A line in the desert: Investigating the Khatt Shebib

The southern terminal of the Khatt Shebib.

By Dr John B. Winterburn, CBRL Travel Grant recipient and Research Associate at University of Oxford.

The Khatt Shebib is a mysterious linear stone feature that runs for 150 kilometres across southern Jordan. Sir Alec Kirkbride, the British Ambassador to Transjordan, first recorded the feature in 1948. In what was an early example of aerial archaeology in Jordan he observed a long ‘wall’ while flying over the Ma’an district in the south of the country. A local inhabitant told him it was called Khatt Shebib (Shebib’s Wall). Sir Alec undertook some fieldwork riding a horse along the feature and, later had the opportunity to fly over the line further to the north and was able to produce the first map, published in his 1948 paper, Shebib’s Wall in Transjordan. 

The date for the construction of the Khatt Shebib is uncertain. Initially thought to be medieval (tenth-century CE) in origin, the balance of opinion, based on its relationship with other structures, is that it is far older. Recent, limited, scientific dating work using optical techniques supports a possible prehistoric date for its origins. It is an exciting development as the first absolute dating of the feature, and it may lead to a better understanding of its function. However, further and more extensive work is needed.  

My first view of the Khatt Shebib was ten years ago. Standing on a hill-top near the southern Jordanian village of Waheida, I could see a dark, wall-like feature, ‘running’ across the landscape towards the horizon.  For many years I have had an interest in linear features because they encourage and invite you to walk along them. They link places, form boundaries, control movement and may have acquired a multitude of functions over and above their original purpose. I wanted to explore this feature and try to work out its original use and age. The CBRL travel grant provided the opportunity to carry out an initial assessment and to gather information in the field for future project proposals. 

The location for the first fieldwork was the stony desert area to the west of Ma’an. The initial task was to explore the Ras an Naqb escarpment, the steep boundary between the limestone uplands and the sandy desert and where the Khatt Shebib appears to begin and end. Using satellite and aerial images to locate the feature on the ground, I followed the line of stones down a shallow slope towards the south and the edge of the escarpment.  Here, overlooking a rocky valley, was the southern terminal of the Khatt Shebib. Was this the start or the end of the line? I was unable to answer the question but was confident that its location was significant as it sat between two very different landscapes.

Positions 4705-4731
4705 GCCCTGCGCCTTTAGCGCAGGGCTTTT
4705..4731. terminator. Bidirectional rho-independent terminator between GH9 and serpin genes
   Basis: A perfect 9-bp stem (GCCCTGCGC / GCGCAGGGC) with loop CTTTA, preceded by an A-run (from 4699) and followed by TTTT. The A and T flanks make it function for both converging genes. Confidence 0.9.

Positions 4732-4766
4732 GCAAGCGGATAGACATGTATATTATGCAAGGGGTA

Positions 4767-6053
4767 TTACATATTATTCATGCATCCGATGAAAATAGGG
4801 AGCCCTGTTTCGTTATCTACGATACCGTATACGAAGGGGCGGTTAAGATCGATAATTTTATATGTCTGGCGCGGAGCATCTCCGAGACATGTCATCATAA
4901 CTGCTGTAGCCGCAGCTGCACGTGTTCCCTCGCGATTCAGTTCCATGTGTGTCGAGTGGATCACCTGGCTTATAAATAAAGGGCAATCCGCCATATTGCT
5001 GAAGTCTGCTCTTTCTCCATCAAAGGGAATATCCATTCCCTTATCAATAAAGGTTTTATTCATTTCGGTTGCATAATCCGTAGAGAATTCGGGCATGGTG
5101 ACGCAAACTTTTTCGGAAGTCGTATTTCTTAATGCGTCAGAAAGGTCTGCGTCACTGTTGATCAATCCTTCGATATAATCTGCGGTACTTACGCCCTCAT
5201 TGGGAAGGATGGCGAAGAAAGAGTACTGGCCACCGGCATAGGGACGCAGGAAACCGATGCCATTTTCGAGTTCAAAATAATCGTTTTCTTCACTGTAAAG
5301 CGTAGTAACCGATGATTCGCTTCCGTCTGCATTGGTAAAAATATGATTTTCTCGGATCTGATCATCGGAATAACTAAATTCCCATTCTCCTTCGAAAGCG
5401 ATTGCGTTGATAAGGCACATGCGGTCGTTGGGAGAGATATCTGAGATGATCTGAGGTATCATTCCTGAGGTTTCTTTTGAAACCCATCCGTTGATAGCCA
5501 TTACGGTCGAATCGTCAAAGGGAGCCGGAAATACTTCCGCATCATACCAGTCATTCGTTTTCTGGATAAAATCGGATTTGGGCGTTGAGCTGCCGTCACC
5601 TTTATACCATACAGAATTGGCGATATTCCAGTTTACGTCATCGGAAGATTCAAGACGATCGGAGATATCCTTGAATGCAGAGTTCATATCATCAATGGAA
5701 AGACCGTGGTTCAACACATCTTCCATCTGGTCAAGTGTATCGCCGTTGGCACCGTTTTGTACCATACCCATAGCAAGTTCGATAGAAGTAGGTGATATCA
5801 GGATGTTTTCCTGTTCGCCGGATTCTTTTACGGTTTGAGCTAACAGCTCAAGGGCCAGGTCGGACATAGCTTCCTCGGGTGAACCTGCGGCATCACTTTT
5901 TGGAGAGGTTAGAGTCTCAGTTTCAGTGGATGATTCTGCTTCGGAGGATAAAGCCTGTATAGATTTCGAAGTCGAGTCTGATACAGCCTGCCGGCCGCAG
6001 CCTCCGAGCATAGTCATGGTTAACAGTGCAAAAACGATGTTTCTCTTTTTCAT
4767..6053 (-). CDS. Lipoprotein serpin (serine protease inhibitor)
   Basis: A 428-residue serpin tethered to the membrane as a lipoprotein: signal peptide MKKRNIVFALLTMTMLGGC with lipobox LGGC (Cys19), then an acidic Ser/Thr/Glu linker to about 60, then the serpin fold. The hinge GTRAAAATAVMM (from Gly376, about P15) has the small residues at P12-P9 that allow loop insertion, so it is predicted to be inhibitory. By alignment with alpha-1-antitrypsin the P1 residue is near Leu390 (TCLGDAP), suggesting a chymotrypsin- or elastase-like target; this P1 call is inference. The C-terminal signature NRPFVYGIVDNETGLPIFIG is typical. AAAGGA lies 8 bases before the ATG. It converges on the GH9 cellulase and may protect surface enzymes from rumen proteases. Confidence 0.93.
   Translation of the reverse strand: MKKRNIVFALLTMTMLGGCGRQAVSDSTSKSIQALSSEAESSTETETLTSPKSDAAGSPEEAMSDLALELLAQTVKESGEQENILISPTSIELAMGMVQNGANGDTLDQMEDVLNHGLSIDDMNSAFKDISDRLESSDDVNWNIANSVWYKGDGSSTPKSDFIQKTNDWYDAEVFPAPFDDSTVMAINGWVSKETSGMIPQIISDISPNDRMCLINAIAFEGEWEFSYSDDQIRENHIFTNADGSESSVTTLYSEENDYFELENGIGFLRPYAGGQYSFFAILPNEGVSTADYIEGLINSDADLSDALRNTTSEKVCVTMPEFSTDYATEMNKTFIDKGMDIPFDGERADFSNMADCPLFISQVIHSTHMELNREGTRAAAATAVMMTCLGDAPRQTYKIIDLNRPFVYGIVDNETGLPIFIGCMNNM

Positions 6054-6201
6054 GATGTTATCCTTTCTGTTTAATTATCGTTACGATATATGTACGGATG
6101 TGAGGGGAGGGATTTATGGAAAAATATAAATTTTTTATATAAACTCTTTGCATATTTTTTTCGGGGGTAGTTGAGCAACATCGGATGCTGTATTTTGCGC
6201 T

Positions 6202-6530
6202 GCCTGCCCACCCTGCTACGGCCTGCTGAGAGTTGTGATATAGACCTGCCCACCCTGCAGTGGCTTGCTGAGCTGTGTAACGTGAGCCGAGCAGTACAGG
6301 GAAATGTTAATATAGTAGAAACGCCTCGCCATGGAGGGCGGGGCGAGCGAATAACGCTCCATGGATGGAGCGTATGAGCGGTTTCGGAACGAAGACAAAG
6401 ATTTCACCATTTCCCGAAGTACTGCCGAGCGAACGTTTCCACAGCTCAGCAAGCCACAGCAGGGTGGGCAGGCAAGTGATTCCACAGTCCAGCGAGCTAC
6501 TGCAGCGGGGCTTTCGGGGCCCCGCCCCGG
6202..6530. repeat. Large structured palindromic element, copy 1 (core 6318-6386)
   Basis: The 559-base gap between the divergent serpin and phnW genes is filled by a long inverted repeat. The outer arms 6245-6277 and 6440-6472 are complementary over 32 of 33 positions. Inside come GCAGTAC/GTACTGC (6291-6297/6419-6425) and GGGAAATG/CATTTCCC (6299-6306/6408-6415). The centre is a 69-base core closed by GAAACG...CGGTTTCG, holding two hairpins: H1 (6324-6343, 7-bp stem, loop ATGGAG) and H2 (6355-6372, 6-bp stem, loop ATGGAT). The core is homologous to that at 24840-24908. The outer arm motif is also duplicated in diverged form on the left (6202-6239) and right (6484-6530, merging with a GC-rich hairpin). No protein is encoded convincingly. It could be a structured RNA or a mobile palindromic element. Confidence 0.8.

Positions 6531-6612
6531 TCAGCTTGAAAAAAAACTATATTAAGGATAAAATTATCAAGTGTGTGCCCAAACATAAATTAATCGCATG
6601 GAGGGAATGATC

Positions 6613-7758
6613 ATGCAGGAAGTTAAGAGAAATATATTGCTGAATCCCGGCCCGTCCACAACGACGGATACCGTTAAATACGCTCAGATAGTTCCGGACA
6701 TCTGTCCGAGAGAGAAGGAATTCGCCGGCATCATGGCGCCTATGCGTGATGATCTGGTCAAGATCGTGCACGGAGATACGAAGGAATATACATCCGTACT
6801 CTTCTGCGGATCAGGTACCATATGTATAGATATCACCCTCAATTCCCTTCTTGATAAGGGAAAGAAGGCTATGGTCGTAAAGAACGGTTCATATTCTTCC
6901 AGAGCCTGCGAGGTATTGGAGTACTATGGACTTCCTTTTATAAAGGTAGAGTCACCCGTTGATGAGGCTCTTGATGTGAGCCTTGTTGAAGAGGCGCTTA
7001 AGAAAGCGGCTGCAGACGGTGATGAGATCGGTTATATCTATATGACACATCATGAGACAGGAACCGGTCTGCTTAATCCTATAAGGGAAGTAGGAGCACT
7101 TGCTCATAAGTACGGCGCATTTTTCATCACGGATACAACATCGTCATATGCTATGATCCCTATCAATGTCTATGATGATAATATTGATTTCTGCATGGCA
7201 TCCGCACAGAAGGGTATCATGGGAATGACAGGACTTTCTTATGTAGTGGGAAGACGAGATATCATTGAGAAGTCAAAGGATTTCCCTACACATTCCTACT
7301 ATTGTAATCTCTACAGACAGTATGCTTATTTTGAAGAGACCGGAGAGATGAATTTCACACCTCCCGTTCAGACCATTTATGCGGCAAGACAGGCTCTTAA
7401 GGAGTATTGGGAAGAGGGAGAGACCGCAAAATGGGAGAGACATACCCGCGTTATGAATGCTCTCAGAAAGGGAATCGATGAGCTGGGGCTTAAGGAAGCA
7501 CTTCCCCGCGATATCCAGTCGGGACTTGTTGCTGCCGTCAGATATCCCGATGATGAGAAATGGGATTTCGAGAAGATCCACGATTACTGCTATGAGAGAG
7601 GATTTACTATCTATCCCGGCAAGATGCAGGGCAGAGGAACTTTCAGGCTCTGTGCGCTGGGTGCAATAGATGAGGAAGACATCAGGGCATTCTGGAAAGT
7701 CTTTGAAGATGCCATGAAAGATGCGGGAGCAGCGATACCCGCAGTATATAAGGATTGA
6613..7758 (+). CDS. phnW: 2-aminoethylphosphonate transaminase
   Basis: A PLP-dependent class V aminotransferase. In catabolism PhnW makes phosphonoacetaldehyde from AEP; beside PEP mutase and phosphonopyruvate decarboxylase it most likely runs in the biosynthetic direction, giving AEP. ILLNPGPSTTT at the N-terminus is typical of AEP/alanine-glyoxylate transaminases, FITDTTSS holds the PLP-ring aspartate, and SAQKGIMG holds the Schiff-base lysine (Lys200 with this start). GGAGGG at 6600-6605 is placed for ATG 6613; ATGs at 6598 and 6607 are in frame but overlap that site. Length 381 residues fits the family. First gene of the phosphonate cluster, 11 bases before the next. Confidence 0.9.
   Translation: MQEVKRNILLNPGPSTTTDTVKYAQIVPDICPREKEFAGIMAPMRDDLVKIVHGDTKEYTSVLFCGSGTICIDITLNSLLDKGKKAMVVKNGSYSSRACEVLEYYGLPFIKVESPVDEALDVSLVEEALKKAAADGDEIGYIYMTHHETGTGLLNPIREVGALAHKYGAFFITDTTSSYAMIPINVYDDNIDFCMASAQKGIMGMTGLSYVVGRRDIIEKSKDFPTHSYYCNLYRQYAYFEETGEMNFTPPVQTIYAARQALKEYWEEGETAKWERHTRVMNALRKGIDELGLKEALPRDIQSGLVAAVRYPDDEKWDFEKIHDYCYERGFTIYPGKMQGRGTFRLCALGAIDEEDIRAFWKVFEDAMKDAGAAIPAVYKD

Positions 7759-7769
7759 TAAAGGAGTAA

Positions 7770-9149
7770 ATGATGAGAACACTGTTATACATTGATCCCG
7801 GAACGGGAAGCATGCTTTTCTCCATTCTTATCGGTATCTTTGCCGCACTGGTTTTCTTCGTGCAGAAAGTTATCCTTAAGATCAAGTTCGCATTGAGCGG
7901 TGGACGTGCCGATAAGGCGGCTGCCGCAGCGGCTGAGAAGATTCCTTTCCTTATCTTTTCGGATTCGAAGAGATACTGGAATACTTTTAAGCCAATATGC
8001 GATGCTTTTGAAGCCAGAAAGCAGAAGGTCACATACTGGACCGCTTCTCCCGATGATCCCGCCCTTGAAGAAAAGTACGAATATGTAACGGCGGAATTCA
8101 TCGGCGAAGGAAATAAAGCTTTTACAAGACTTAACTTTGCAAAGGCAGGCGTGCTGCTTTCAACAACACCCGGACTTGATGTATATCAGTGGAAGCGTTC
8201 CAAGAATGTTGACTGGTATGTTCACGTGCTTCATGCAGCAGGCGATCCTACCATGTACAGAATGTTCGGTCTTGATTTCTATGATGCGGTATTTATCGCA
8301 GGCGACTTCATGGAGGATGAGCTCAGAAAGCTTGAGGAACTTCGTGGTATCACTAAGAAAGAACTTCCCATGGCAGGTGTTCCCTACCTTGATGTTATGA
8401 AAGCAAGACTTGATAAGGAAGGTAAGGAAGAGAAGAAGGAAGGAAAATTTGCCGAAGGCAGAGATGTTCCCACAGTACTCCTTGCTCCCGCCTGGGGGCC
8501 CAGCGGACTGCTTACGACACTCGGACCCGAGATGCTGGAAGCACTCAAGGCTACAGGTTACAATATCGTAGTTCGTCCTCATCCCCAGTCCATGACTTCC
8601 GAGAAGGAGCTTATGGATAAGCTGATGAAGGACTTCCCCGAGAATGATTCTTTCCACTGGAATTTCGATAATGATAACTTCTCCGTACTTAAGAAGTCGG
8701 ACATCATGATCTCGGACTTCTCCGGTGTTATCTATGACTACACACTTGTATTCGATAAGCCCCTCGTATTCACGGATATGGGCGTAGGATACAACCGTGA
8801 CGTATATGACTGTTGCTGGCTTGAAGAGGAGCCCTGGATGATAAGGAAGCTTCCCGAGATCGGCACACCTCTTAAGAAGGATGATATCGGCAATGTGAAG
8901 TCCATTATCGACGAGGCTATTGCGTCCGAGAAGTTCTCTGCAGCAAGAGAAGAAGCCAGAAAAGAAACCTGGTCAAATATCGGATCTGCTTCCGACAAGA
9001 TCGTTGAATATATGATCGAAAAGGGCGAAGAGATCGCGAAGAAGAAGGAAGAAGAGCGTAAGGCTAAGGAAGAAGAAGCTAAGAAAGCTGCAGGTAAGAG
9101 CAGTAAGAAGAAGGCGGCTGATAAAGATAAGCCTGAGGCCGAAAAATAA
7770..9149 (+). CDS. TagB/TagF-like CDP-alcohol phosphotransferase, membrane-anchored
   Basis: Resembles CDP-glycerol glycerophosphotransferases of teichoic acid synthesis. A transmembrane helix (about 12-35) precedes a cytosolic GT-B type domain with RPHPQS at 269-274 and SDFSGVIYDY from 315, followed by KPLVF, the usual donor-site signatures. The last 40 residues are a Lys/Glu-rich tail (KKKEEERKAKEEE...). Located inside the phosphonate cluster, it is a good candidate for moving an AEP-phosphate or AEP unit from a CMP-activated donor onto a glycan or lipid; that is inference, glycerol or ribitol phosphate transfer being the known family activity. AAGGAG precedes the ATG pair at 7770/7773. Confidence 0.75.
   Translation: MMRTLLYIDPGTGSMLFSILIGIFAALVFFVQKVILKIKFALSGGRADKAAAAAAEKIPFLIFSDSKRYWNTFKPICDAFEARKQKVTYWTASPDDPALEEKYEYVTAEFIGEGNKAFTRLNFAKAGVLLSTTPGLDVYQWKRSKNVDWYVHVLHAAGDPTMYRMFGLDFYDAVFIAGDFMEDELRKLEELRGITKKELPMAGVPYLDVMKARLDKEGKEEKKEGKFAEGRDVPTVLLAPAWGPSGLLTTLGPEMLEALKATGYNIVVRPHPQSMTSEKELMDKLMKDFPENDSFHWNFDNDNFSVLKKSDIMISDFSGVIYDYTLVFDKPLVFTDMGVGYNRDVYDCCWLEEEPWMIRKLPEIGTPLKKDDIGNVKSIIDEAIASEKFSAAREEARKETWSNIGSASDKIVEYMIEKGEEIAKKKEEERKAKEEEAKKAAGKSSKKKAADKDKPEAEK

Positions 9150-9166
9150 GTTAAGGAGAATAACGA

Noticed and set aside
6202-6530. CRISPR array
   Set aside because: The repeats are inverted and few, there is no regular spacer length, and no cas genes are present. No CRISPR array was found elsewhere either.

From here I moved to the area west and north of the village of Waheida. Here, the Khatt Shebib exhibits two different forms and, in some areas, is characterised by a series of short upright stones.

Upright stones.

It also connects a series of stone-piles or cairns. This is an area needing future investigations to determine if the cairns were built against the feature or if the Khatt Shebib connected an existing line of cairns.

The Khatt Shebib and cairns.

I next turned my attention the area to the south of the village of M’Reigha, 22 km southwest of Ma’an. Here, modern settlements and road building have had an impact on the Khatt Shebib.  It is being (re)used as a boundary for new buildings and has become a focus for the dumping of rubbish. An example of why it is necessary to record and understand this feature in order to explain its significance to those who encounter it every day.  

Aerial archaeology is a powerful tool in exploring linear features and The Aerial Archaeology in Jordan project (AAJ) has flown several sorties along the feature and have more than 270 images in their archive. These images are a valuable resource for tracing the line of the feature across the landscape and for exploring its relationship to the topography and other archaeological features. David Kennedy and Rebecca Banks have used these images to record and map the extent of the Khatt Shebib and have found that it extends to over  93 miles or 150 km. (93-Mile-Long Ancient Wall).  

There is much work still to be done to try to understand this feature. The AAJ will continue to photograph and monitor the Khatt Shebib, and the possibility of making video recordings while flying the entire length is being explored. However, I believe that there is no substitute for walking the landscape to get an appreciation of the construction of the ‘wall’. Field-walking will form the critical task for my future work, and I plan to walk and record the entire 150 km, over two or three visits to the area. 

I wish to acknowledge the assistance of the CBRL and EAMENA in making this initial study possible and to Dr Fawazi Abudanah for his advice and local knowledge.  

A gallery of more photographs can be seen HERE

 John B. Winterburn is a Landscape Archaeologist who works principally in southern Jordan. He was a researcher and landscape specialist for the Great Arab Revolt Project and completed his PhD in 2015, on the Conflict Landscapes of Southern Jordan. He is an Honorary Researcher at the School of Archaeology at Oxford University and contributes to the Endangered Archaeology in the Middle East and North Africa project ( EAMENA). 

The views expressed by our authors on the CBRL blog are not necessarily endorsed by CBRL but are commended as contributing to public debate.